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Day One of Tasting in Bordeaux

The drumming I heard on the roof of the hotel as I woke yesterday morning abated during breakfast as the rain moved away. Aside from an occasional shower, the day became increasingly bright and temperatures gradually rose to a dizzying 16 degrees Centigrade.

It was an early start. The Médoc's a big place and I had arranged to start away in the north and steadily work my way southward over the course of the day. First stop: Château Calon-Ségur on the outskirts of the village of St Estèphe itself. A quick taste at Calon and it was back in the car for the 5 minute drive south to Montrose. After Montrose, Cos d'Estournel, Lafite, Mouton in quick succession.

I am getting into my stride and feel that I am tasting pretty well. And I am pleasantly surprised. Whilst I hadn't been expecting a complete disaster (modern wine making has the power to iron out all but the most canyon-like creases), I hadn't been looking to find such pretty fruit and, in some cases, really decent concentration.

Don't get me wrong. This isn't a Bordeaux vintage that will go down in the history books with five stars appended. Neither, I suspect, will it be a cheap vintage. I would suggest that the era of good value classed growth claret is as passé as the Great Auk. However, I tasted on my first day, wines that I would be more than happy to drink in the years to come, none more so than those of Durcu, where I sampled a rather lovely range.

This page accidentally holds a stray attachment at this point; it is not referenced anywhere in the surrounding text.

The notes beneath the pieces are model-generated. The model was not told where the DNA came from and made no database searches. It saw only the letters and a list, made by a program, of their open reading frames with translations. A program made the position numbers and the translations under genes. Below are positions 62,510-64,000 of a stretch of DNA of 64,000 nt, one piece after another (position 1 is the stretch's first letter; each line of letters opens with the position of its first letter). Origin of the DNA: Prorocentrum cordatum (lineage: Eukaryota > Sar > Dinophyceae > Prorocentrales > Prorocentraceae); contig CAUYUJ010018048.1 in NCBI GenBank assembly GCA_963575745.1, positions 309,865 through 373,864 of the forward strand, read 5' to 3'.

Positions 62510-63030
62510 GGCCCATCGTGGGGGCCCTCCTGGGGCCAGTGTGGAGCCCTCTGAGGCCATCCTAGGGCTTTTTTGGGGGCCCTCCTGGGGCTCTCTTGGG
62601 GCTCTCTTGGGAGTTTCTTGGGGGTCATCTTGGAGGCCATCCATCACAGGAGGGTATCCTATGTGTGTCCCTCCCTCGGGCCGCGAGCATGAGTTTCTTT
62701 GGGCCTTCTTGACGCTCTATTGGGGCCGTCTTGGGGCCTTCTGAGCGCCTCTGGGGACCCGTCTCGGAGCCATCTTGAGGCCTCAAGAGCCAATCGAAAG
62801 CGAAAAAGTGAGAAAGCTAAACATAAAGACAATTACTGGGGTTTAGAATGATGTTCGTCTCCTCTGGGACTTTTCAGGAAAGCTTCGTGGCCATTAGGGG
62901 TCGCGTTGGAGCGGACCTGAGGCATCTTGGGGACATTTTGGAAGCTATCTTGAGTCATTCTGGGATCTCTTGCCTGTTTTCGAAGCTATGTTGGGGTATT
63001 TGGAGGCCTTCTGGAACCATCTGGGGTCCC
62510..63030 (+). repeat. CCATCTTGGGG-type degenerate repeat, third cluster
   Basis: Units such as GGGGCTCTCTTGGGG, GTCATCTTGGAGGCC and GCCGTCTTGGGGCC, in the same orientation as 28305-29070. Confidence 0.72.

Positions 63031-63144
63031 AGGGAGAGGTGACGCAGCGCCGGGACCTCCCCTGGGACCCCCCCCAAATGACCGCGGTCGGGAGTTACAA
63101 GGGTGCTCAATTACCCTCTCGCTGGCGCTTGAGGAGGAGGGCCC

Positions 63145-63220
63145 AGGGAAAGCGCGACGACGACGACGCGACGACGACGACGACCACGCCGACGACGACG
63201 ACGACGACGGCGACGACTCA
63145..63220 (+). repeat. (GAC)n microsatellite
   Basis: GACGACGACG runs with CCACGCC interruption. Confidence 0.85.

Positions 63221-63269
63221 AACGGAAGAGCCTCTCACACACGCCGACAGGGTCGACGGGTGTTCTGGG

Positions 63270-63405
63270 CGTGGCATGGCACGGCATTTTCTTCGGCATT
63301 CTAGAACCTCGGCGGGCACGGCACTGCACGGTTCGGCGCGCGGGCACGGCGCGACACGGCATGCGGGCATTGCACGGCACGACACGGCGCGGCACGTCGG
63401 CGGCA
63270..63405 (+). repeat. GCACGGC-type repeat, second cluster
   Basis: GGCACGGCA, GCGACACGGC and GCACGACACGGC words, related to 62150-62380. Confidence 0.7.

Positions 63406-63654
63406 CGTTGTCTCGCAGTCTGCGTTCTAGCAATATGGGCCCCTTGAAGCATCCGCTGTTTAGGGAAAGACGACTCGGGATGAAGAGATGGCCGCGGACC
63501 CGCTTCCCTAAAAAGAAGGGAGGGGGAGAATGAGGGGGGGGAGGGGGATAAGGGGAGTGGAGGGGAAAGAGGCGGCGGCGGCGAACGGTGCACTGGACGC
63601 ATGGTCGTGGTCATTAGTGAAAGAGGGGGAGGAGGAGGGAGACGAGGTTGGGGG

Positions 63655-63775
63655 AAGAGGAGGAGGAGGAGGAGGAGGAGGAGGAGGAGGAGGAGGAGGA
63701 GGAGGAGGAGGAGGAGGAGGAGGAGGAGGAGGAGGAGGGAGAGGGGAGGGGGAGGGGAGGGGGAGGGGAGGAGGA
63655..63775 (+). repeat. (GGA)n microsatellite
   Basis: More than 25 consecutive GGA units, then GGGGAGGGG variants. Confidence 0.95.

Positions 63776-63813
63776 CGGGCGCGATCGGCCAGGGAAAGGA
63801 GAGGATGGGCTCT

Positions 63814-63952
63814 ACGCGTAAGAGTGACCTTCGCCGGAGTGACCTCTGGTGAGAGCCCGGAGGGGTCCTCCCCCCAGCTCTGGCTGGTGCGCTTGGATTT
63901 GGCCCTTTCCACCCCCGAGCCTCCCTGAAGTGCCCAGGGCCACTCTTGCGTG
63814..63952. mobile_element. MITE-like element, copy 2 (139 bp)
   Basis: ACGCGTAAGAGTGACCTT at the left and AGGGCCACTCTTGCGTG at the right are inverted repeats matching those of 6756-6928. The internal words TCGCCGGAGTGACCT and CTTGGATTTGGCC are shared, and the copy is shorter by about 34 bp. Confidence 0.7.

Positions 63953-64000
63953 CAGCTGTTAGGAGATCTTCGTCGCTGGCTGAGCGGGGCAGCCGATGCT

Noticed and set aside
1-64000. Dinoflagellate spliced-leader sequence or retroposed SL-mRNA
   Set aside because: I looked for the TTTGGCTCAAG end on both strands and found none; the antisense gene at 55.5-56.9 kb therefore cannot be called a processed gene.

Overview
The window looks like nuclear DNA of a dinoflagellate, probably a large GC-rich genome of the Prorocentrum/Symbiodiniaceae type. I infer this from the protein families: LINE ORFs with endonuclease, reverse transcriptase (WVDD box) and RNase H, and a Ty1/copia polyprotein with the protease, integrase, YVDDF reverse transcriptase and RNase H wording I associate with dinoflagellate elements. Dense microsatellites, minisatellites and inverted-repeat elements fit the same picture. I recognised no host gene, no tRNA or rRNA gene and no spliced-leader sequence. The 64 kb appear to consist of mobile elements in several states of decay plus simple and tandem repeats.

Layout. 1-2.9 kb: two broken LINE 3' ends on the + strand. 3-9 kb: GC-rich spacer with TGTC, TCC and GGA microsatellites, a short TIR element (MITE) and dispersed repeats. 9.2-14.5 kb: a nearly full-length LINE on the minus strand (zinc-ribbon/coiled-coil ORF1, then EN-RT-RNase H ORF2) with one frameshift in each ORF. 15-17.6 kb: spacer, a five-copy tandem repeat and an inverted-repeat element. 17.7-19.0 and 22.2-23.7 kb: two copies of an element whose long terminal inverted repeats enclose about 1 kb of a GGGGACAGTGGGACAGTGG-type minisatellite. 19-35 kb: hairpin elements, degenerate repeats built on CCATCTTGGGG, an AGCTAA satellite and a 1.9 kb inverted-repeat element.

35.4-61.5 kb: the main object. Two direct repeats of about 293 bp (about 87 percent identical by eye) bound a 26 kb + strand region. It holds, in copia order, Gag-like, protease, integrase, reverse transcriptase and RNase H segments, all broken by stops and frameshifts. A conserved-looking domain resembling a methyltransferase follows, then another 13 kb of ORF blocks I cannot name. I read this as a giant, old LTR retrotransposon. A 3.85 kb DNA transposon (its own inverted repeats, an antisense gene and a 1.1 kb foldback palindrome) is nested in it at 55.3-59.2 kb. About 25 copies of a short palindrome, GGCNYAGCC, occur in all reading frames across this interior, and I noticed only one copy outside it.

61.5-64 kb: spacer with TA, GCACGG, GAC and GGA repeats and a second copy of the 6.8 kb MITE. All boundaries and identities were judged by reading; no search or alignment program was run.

One rather curious twist to the day occurred in the early p.m. when I took a call on my mobile from my mother. Knowing that they had set off of a mystery cruise from Southampton a couple of days before, my first thought when I heard mum's voice was that some disaster had occurred. However, mum was 'phoning to say that they were currently steaming up the Gironde and was there any chance of having dinner.

I asked exactly where they were at that moment and was told, "The Captain informed us that we were passing Château Margaux four minutes ago". Hang on. I'd just passed Château Margaux, albeit in the rather drier environment of the Médoc road that gets so much used by the world's wine trade at this time of year. I scanned the horizon. "Does your boat have a large yellow funnel?" I asked. Mother replied in the affirmative. "Then I can see you". And see them I could, for above the trees, moving sedately on its way, I could make out the upturned yellow bucket of the funnel of the Saga Ruby.

Later on, I climbed up the gangway of that boat and enjoyed an impromptu dinner on board. It was an unexpected and welcome end to a fascinating day.
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